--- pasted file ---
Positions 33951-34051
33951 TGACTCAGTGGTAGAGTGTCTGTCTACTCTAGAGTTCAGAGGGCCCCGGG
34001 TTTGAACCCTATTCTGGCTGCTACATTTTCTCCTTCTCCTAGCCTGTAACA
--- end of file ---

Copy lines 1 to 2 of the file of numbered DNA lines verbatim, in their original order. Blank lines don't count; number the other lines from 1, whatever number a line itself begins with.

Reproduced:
Positions 33951-34051
33951 TGACTCAGTGGTAGAGTGTCTGTCTACTCTAGAGTTCAGAGGGCCCCGGG